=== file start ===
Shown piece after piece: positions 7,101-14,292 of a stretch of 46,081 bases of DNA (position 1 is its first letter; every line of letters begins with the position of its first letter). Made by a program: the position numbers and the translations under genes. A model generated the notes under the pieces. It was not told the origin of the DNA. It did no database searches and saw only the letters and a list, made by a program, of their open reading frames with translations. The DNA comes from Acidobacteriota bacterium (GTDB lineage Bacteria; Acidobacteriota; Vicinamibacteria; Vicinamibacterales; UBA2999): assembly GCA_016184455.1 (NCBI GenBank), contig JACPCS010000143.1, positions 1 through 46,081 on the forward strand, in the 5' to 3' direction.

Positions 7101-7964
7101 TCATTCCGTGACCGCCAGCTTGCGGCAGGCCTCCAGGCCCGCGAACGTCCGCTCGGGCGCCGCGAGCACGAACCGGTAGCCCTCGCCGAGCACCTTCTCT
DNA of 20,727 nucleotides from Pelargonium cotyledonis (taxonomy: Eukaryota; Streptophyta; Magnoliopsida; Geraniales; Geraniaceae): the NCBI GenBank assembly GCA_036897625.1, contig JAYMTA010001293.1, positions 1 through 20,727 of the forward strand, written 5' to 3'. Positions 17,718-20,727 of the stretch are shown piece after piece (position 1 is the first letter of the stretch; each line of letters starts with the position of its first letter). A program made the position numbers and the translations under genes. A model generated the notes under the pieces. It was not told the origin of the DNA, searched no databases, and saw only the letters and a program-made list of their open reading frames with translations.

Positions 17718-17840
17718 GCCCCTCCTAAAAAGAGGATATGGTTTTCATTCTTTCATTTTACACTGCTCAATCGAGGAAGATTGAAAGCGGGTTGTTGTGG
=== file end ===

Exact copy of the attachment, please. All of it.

Shown piece after piece: positions 7,101-14,292 of a stretch of 46,081 bases of DNA (position 1 is its first letter; every line of letters begins with the position of its first letter). Made by a program: the position numbers and the translations under genes. A model generated the notes under the pieces. It was not told the origin of the DNA. It did no database searches and saw only the letters and a list, made by a program, of their open reading frames with translations. The DNA comes from Acidobacteriota bacterium (GTDB lineage Bacteria; Acidobacteriota; Vicinamibacteria; Vicinamibacterales; UBA2999): assembly GCA_016184455.1 (NCBI GenBank), contig JACPCS010000143.1, positions 1 through 46,081 on the forward strand, in the 5' to 3' direction.

Positions 7101-7964
7101 TCATTCCGTGACCGCCAGCTTGCGGCAGGCCTCCAGGCCCGCGAACGTCCGCTCGGGCGCCGCGAGCACGAACCGGTAGCCCTCGCCGAGCACCTTCTCT
DNA of 20,727 nucleotides from Pelargonium cotyledonis (taxonomy: Eukaryota; Streptophyta; Magnoliopsida; Geraniales; Geraniaceae): the NCBI GenBank assembly GCA_036897625.1, contig JAYMTA010001293.1, positions 1 through 20,727 of the forward strand, written 5' to 3'. Positions 17,718-20,727 of the stretch are shown piece after piece (position 1 is the first letter of the stretch; each line of letters starts with the position of its first letter). A program made the position numbers and the translations under genes. A model generated the notes under the pieces. It was not told the origin of the DNA, searched no databases, and saw only the letters and a program-made list of their open reading frames with translations.

Positions 17718-17840
17718 GCCCCTCCTAAAAAGAGGATATGGTTTTCATTCTTTCATTTTACACTGCTCAATCGAGGAAGATTGAAAGCGGGTTGTTGTGG